SAINT LOUIS – Annual boosters of the COVID-19 vaccine might not be necessary, according to a new study.
A new study indicates some COVID-19 vaccines could offer long-term protection, longer than the protection offered by flu vaccines, which need boosting every year.
Researchers at Washington University in Saint Louis found people who got two doses of Pfizer’s Coronavirus vaccine produced a type of immune cell called a ‘b-cell’ which should, in theory, keep pumping out protection for years, making follow-up COVID vaccines unnecessary for the time being.
Experts are now looking at people who recovered from an infection and then got vaccinated.
It’s possible that group could have an even stronger and broader immune response.
The study was published Monday in the medical journal: Nature.
people who got two doses of Pfizer’s Coronavirus vaccine produced a type of immune cell called a ‘b-cell’ which should, in theory, keep pumping out protection for years, making follow-up COVID vaccines unnecessary for the time being.
The latest claim is that the Wuhan coronavirus (Covid-19) “Delta” variant is “spreading like wildfire,” and the most affected by it are those who were already injected with “vaccines.”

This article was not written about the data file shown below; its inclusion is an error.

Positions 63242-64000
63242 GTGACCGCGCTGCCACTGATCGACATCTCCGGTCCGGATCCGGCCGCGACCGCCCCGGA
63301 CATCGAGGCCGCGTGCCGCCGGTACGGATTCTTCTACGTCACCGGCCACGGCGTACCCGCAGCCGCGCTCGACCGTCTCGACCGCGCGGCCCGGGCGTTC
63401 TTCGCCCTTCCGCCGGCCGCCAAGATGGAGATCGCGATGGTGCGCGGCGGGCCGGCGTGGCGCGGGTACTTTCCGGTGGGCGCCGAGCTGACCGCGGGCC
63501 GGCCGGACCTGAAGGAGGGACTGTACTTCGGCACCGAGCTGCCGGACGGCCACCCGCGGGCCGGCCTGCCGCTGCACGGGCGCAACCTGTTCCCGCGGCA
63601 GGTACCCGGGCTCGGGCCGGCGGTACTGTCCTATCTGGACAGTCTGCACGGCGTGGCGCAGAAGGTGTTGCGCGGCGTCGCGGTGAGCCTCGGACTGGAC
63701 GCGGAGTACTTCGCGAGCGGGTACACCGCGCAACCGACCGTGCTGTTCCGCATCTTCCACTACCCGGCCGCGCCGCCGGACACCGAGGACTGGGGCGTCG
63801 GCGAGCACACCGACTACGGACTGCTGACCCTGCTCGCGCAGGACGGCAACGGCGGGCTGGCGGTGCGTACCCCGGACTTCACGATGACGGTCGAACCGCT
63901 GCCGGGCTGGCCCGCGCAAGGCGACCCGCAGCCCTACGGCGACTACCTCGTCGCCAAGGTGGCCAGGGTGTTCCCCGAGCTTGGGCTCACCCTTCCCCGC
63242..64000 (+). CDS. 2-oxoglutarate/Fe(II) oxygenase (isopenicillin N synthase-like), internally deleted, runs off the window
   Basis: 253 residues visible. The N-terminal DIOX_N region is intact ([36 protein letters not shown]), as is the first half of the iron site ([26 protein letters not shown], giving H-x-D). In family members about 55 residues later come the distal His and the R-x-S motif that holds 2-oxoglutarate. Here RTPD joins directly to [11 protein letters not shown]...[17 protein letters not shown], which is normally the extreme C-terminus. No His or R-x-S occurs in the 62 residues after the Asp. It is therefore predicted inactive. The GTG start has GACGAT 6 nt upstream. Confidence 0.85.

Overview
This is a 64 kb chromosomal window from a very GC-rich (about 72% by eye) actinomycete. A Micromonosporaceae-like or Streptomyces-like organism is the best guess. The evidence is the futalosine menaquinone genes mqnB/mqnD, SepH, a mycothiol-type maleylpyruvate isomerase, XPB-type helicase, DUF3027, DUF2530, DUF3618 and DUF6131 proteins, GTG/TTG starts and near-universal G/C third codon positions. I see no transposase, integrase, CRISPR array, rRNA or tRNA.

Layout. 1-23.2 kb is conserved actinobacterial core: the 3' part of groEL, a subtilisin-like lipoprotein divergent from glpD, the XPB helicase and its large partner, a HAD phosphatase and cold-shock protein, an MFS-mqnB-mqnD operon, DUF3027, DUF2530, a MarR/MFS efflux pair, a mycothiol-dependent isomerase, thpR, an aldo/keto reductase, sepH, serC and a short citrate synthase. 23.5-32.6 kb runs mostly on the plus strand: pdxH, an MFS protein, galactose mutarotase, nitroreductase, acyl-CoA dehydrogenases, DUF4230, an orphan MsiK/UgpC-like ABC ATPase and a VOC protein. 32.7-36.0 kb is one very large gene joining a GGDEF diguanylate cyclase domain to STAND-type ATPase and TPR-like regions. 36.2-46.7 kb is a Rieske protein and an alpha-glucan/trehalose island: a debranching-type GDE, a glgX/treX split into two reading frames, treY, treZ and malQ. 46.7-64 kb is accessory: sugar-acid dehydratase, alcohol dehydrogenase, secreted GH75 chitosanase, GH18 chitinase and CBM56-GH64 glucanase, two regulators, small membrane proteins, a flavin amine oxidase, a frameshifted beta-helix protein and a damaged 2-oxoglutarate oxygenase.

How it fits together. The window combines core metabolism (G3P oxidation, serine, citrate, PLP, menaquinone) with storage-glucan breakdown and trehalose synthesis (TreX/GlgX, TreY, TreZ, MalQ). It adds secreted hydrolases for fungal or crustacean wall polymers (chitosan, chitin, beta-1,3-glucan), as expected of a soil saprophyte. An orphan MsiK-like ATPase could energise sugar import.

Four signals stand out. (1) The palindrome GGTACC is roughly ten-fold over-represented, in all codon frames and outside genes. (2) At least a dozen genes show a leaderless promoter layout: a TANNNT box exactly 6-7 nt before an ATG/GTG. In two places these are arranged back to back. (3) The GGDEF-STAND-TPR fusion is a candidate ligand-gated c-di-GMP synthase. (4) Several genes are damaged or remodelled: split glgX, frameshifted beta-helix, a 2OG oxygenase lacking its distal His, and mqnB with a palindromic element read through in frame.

According to the latest data, people who took a Wuhan Flu shot or two are up to eight times more likely to test “positive” or have to be hospitalized.
A preliminary statistical analysis found that hospitalization rates and absolute mortality due to the Delta variant are substantially higher among the “vaccinated” compared to the unvaccinated.
The figures show that among patients who test positive for the Delta variant, the mortality rate for those who are “fully vaccinated,” meaning they received both doses of an mRNA injection, is nearly eight times higher.
This corresponds to similar research from Public Health England which determined that vaccinated people are 600 percent more likely to die from Delta than unvaccinated people.
In England, it is now clearly seen in the data that those who have been injected are responsible for the spread of Delta. And the more people that get vaccinated, the more Delta is spreading.
“The delta variant infection rate of people who received at least [one] dose of vaccine is lower than that of fully vaccinated people while higher than that of unvaccinated people,” reports Gnews.